This page is about beneficiary designations.
For information on ‘joint ownership’ click here.
For many Canadians it is possible to transfer their most valuable assets outside their estate via joint ownership and beneficiary designations. How these assets are dealt with is, therefore, the most important aspect of the estate plan, and yet by definition, if they pass outside the estate, they are not governed by a will.
Because this issue is so important, ‘drafting a will’ can never be a substitute for developing a thorough estate plan. Beneficiary designations are possible for:
- RRIF / RRSP / TFSA. All of these assets can pass directly to a designated beneficiary. When they do, they are not governed by the will and do not form part of the estate, even though this can have serious tax implications for the estate itself.
- Pensions. If you have a spouse, then receipt of the pension is governed by the Pension Benefits Act. If you do not have a spouse, many pensions permit designation of benefits to either your estate or an individual. When an individual designated beneficiary receives from a pension, the pension is not governed by the will and the pension does not form part of the estate of the deceased.
- Life insurance. Life insurance passes a) to a designated beneficiary outside the estate, unless b) the estate is designated, or no beneficiary is designated.
The use of beneficiary designations works very well for married couples who intend to leave 100% of their estate to each other, with no restrictions on how the surviving spouse deals with the assets later.
Beneficiary designations can be extremely dangerous when used for most other estates. They can, when used carefully, still be efficient and effective, but care must be taken to ensure that the entire plan hangs together.
Having assets pass directly to named beneficiaries is a common strategy for reducing probate taxes and executor fees. However, it is not without risk if the beneficiary is anyone other than your spouse who is also the principal beneficiary of your estate. It can result in some real unfairness.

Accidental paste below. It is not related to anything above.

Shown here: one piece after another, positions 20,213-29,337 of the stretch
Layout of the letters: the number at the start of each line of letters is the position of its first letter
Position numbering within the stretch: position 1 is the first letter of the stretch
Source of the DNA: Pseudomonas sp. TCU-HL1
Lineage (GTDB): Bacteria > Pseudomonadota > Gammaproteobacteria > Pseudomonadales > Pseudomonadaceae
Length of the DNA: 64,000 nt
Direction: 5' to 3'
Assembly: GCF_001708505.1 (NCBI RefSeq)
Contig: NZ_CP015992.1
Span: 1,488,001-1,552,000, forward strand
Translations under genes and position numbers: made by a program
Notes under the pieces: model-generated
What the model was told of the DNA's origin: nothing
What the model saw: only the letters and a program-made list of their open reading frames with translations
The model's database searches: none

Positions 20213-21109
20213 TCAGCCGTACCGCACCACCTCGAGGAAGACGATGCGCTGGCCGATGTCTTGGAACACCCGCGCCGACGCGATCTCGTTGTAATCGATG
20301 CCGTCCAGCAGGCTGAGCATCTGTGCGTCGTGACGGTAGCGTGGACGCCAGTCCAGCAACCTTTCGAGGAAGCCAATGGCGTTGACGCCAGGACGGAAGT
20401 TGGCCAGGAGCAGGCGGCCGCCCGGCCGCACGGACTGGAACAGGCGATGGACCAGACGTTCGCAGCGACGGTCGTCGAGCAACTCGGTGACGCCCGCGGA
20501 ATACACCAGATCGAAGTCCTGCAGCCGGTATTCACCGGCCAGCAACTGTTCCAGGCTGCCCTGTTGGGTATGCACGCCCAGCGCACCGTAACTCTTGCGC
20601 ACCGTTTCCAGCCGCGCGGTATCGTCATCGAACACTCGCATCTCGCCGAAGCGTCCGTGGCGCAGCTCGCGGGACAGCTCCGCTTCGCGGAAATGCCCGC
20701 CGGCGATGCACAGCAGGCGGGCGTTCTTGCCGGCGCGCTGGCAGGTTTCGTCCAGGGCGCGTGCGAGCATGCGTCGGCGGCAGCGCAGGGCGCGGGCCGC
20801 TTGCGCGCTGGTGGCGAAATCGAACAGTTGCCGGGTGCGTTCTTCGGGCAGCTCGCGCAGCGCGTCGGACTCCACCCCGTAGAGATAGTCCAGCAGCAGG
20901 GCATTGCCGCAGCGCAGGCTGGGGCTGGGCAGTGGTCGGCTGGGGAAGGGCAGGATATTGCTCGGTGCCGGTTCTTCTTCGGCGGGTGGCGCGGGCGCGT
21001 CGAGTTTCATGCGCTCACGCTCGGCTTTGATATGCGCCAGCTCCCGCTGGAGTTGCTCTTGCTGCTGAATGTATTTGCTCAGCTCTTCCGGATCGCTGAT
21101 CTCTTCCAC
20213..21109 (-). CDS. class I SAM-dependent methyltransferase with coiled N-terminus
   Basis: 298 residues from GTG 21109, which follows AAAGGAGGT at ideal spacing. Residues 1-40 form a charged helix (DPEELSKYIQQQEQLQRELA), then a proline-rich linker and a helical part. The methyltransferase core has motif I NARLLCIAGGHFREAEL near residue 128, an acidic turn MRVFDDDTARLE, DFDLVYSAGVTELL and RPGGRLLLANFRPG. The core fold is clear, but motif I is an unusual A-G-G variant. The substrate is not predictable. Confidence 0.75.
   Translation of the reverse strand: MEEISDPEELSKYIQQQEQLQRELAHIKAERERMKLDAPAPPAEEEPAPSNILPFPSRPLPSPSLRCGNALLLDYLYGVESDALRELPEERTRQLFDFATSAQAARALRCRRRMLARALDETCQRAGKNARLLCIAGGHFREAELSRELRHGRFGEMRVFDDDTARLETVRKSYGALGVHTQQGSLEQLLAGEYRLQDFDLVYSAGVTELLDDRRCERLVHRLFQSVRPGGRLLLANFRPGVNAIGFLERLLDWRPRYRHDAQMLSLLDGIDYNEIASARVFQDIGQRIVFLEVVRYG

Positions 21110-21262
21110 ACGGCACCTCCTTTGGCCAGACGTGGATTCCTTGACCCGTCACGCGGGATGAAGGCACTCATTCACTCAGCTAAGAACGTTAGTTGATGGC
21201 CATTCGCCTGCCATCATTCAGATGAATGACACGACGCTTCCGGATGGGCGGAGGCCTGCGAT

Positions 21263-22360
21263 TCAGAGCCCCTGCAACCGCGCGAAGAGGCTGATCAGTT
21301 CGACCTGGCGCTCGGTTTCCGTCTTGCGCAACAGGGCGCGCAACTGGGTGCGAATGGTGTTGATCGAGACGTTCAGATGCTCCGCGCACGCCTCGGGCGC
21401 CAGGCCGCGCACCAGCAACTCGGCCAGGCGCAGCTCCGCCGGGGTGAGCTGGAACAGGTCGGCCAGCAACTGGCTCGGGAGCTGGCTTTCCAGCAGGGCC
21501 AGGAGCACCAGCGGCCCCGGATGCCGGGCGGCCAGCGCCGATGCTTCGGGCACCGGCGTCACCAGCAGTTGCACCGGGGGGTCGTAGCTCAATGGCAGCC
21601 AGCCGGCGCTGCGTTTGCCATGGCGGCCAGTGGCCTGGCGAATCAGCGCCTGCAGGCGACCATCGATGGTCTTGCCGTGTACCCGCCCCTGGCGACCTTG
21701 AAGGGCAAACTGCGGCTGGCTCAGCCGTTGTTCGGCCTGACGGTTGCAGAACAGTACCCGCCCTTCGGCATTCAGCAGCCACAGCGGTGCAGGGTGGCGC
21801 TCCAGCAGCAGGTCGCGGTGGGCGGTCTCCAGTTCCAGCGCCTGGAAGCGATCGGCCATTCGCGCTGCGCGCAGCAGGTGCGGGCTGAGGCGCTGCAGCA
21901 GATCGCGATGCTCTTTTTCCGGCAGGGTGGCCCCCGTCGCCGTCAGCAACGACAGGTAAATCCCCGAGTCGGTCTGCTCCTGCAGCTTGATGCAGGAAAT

You can roll your RRIF/RRSP over to your spouse or disabled child without income tax consequences.
If the recipient of your RRSP/RRIF is not your spouse or disabled child, then the entire value of your RRSP/RRIF must be included in your taxable income in the year of death. This can result in you having a very high income and your estate having very high income tax payable (often, at least 50% of the value of the RRSP/RRIF).
If the named beneficiary of the RRSP is not your estate, that individual will receive 100% of the RRSP without any deduction for the taxes payable. The liability for the tax will be borne first by the estate (and thus the beneficiaries of the estate) and by the beneficiary of the RRSP.
In or outside the will
Most beneficiary designations are done, at least ‘the first time’ on the forms provided by the financial institution when the plan is set up. This is very convenient. However, it does have some significant risks:
- the designation is made, often in a rush, at a bank, with no estate planning advice;
- it is easy to forget who the designated beneficiary is and thus not consider it properly in a complete estate plan;
- designations are often left ‘stale’ or not updated – for instance upon separation or divorce, or when the designated beneficiary dies.
We strongly recommend that you confirm all beneficiary designations as part of evaluating and updating your estate plan.
You are not obliged to use the paperwork of the financial institution to revoke or chance a beneficiary designation. It is possible to revoke or make a beneficiary designation ‘by will’. However, care and precision must be exercised in the drafting to make this effective to bind the financial institution, and, to avoid adverse tax consequences.
At a minimum, a beneficiary designation should clearly reference the plan, the revocation (if any), and the new beneficiary (which may be a person, or the estate). Preferably this should reference the institution and account number.